source of mystery. Over the years, various
attempts have been made to explore the cave and to determine
the origins of the Crystal River which flows under the town
of Cave City. No one has ever been able to show where
the River begins or where it eventually ends. Although
the town of Cave City is some 150 miles from the Mississippi
River, it has been said that the Crystal River rises and
falls with the Mississippi River.
In the early 1930’, Hubert Carpenter purchased the cave
properties. With the help of C. P. (“Prince”) Matlock,
efforts were made to develop the grounds and add cabins to
what became known as Cave Courts. It had been known
for years that local Indians had used the cave for
dwellings. Mr. Carpenter retrieved many of the Indian
relics from the cave and built a museum of sorts which
housed these relics on the walkway into the entrance of the
cave. The cave at Cave City served as a source of
pride for the community for many years, and the Cave Courts
housed many tourists who traveled through that area of
Many other milestones occurred in the early years of the
history of Cave City. In the early 1890’s, what was
apparently the second church established in town was the
Methodist Episcopal (or “North Methodist”) Church. The
building for that church was completed in 1898 and existed
until the Methodist Church was united in 1939. The
First Baptist Church was organized in June of 1901.
The original church was located on the site of the current
Hometown Market. That congregation has continued to
grow and is currently adding to its present structure to
accommodate an ever-expanding membership.
The Bank of Cave City was organized in 1906, with James A.
Laman as the first president. In 1919, J. M. (“Roe”)
Street became president and served in that capacity until
his death in 1942. His son, Eagle Street, later became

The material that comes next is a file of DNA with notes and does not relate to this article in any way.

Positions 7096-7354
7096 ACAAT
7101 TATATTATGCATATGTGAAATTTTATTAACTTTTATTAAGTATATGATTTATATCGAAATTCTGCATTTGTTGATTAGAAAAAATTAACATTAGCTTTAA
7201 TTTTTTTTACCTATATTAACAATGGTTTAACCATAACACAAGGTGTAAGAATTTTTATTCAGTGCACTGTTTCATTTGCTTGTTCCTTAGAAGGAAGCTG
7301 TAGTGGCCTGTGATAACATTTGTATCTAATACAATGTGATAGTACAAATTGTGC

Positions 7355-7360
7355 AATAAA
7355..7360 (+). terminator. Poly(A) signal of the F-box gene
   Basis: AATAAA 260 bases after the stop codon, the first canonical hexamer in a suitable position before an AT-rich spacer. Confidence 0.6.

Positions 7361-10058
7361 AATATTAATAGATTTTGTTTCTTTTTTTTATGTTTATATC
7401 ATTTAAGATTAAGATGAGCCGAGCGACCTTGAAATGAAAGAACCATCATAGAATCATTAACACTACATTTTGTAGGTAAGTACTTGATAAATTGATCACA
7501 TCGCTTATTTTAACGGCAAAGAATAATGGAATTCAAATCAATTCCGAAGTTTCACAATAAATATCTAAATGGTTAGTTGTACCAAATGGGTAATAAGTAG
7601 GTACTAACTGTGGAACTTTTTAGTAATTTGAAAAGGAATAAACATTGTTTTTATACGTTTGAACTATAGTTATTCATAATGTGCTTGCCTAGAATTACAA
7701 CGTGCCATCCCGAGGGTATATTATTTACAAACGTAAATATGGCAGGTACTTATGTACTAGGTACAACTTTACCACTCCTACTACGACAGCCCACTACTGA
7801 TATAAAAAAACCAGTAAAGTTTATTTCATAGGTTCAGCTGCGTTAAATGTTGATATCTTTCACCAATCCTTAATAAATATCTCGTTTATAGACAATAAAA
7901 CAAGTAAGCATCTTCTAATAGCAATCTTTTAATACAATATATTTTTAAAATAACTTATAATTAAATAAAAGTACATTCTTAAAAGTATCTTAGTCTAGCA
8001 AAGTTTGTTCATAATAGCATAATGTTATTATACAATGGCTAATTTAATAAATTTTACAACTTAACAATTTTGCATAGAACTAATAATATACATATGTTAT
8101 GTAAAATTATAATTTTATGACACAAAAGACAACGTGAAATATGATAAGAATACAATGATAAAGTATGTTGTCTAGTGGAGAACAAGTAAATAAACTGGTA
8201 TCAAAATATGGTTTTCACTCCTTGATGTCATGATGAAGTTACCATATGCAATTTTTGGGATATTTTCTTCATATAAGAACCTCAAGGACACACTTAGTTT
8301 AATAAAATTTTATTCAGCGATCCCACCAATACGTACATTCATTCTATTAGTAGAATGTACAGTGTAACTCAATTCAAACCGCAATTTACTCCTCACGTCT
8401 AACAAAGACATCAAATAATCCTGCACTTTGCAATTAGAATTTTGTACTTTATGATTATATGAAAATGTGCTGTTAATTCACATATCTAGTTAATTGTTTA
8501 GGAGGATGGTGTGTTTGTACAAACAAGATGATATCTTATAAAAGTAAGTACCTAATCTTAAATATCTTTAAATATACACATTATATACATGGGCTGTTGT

president in 1942 and served until 1984. The Street
family has maintained a controlling interest in the bank
since the time of Roe Street’s election in 1919.
The town of Cave City was incorporated in 1907 with a
Mayor--City Council form of government. The first
mayor was J. T. Harrell, with W. A. Meacham as recorder.
In its earlier years, Cave City’s means of entertainment
appeared to revolve around camp and/or brush arbor meetings
and revivals at local (and often not-so local) churches.
People would travel for miles around to attend theses
“meetings”, sometimes called “union meetings” or “tent
revivals”, where two or more church de-nominations would
hold meeting at the same time and place. One of the
most favorite and anticipated of these camp meetings was the
holiness camp meeting held every year at Calamine by
ministers of the Nazarene Church.
The Fourth of July Picnic at Cave City was another major
attraction, bringing folks from all over the surrounding
country. One of the earliest references to a Fourth of
July picnic at Cave City was in the Sharp
County Record newspaper in June of 1899, planning a picnic for that year.
Another interesting mention of the picnic in 1902 related
that “The rents for swings and lemonade stands will be used
toward buying a wind mill to draw the water from the cave.”
[An article from the Record dated
July of 1928 states that the town had been celebrating the
Fourth of July each summer for 35 years, which would have
put the tradition starting as far back as 1893.] The
town celebration of the Fourth of July continued for many
years, but fell out of favor in the last few decades.
These days, the reason for Cave City’s renowned and its
place on the map is due primarily to the annual Watermelon
Festival! Held each year since 1980, Charles and Anita
Landers have spearheaded this celebration of the town and
its rich history of producing the world’s best watermelons.
Cave City’s activities in producing watermelons didn’t start
in recent times. As far back as 1938 a Melon Grower’s
Association for Sharp and Independence counties was
organized at Cave City, with the follow-ing officers
elected: President, Fred Anderson; Vice-President,
Wilburn Jackson; Secretary, Marvin Bull; and Treasurer,
Orville Girtman. By 1955, the Melon Grower’s
Association met and elected a Board of Directors, consisting
of Hassel Ford (President), Silas James, Coy Crow, Verl
Ball, and Ernest Landers (who, by the way, was Charles
Landers’ father). In August of 1958, Burnis Brown was
the manager of the Cave City Watermelon Growers’
Association, which consisted of 127 members with 1,000 acres
planted in watermelons. Ellis and Ernest Landers had
the largest acreage planted in watermelons --- 45 acres.